The peoples of the less industrialized areas of the world are in a good strategic position to advance in the direction of socialist revolution as a result of their experience of imperialism, colonialism and neo-colonialism. They see issues clearly, since productive and distributive processes are not obscured or blurred by the trappings and diversions of the capitalist ‘welfare state,’ and capitalist corruption.

Nevertheless, the neo-colonial African leaders in the OAU worked intentionally to miss the lessons learned by Nkrumah, other progressive African heads of state and the broad masses of Africa’s people. The OAU deteriorated into a neo-colonial farce, and the disgruntled grumblings of politically conscious Africans grew to a quiet roar. As a necessary response the OAU folded and was replaced in short order by the African Union (AU) amidst promises that this new formation would become an authentic vehicle for African liberation.

The AU rhetoric is magnificent. For example, in a document titled “Agenda 2063: The Africa We Want,” the AU states:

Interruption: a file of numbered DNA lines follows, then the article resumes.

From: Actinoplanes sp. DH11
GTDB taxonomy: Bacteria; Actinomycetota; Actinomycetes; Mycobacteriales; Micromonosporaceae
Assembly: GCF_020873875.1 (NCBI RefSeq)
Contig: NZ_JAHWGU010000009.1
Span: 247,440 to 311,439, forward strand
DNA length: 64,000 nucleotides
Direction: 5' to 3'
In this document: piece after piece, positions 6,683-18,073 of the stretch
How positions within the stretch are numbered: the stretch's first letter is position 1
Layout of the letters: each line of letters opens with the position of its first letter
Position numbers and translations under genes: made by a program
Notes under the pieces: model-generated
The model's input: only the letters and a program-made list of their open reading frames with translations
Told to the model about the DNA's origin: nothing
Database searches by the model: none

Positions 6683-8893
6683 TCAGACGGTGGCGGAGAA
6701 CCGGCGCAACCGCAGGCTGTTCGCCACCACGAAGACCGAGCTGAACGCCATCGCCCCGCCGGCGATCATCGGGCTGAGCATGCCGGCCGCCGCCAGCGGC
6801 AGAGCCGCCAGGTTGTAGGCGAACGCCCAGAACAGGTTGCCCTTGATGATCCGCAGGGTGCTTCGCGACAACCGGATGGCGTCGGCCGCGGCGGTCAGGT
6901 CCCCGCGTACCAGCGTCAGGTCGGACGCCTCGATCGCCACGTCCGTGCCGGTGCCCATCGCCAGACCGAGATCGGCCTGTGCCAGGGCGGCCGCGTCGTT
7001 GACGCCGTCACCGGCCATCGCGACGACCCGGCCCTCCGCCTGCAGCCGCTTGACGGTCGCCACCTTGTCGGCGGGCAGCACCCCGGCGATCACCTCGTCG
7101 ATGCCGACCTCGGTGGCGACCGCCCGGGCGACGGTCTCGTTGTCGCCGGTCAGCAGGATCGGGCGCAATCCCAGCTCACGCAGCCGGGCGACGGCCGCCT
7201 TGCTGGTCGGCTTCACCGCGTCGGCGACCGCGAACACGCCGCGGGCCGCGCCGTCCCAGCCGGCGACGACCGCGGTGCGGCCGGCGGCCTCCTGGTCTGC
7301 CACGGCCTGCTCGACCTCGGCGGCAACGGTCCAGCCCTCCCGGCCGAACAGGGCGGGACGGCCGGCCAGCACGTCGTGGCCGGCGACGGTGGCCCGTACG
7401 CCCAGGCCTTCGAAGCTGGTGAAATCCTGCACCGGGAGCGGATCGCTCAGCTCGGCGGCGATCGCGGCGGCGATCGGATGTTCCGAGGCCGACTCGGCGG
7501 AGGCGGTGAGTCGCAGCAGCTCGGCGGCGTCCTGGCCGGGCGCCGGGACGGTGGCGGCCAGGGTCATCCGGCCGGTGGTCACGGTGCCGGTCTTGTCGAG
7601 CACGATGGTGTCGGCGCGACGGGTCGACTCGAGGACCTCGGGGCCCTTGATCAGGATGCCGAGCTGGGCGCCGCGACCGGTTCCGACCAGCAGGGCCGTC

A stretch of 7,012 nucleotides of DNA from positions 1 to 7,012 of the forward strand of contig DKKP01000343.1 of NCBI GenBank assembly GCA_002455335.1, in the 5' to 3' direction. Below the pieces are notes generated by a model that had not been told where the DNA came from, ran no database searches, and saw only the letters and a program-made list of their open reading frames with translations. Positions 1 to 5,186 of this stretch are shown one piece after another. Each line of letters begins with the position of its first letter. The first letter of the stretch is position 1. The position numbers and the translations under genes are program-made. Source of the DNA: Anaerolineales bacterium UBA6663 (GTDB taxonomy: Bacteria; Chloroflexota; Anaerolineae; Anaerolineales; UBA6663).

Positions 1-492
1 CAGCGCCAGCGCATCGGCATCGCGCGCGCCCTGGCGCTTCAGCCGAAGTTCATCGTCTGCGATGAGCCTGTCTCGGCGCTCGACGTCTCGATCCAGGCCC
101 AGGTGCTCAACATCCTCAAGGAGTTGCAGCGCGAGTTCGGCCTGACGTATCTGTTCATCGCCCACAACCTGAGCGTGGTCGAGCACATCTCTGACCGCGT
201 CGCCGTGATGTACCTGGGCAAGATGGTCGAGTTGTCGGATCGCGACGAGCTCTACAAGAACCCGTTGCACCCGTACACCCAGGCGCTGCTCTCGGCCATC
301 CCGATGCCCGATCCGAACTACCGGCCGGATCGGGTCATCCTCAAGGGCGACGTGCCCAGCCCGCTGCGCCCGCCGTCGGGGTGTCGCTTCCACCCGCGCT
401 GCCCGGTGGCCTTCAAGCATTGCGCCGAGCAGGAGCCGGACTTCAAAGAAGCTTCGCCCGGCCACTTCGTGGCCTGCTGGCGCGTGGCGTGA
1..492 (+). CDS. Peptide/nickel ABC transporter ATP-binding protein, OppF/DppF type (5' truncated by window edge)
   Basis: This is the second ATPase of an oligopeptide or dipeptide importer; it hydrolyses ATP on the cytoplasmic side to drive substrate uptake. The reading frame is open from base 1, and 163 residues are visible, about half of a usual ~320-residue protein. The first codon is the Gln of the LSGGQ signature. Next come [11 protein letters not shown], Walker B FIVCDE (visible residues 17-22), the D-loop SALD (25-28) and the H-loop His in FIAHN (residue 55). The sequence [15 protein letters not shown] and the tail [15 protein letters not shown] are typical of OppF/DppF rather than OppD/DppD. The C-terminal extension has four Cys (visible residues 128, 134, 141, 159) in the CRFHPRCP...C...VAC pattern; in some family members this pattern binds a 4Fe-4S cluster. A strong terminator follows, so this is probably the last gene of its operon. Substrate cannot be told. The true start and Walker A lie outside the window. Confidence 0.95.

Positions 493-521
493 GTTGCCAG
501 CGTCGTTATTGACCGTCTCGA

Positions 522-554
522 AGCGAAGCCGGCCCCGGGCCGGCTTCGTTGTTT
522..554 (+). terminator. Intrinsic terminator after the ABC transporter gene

We aspire that by 2063, Africa shall be: • A major social, political and economic force in the world, with her rightful share of the global commons (land, oceans and space); • An active and equal participant in global affairs, multilateral institutions, and a driver for peaceful co-existence, tolerance and a sustainable and just world; and • Fully capable and have the means to finance her development. Africa will take her rightful place in the political, security, economic, and social systems of global governance towards the realization of its Renaissance, establishing Africa as a leading continent. We undertake to continue the global struggle against all forms of exploitation, racism and discrimination, xenophobia and related intolerances; to advance international cooperation that promotes and defends Africa’s interests, and is mutually beneficial and aligned to our Pan-Africanist vision; to continue to speak with one voice and act collectively to promote our common interests and positions in the international arena.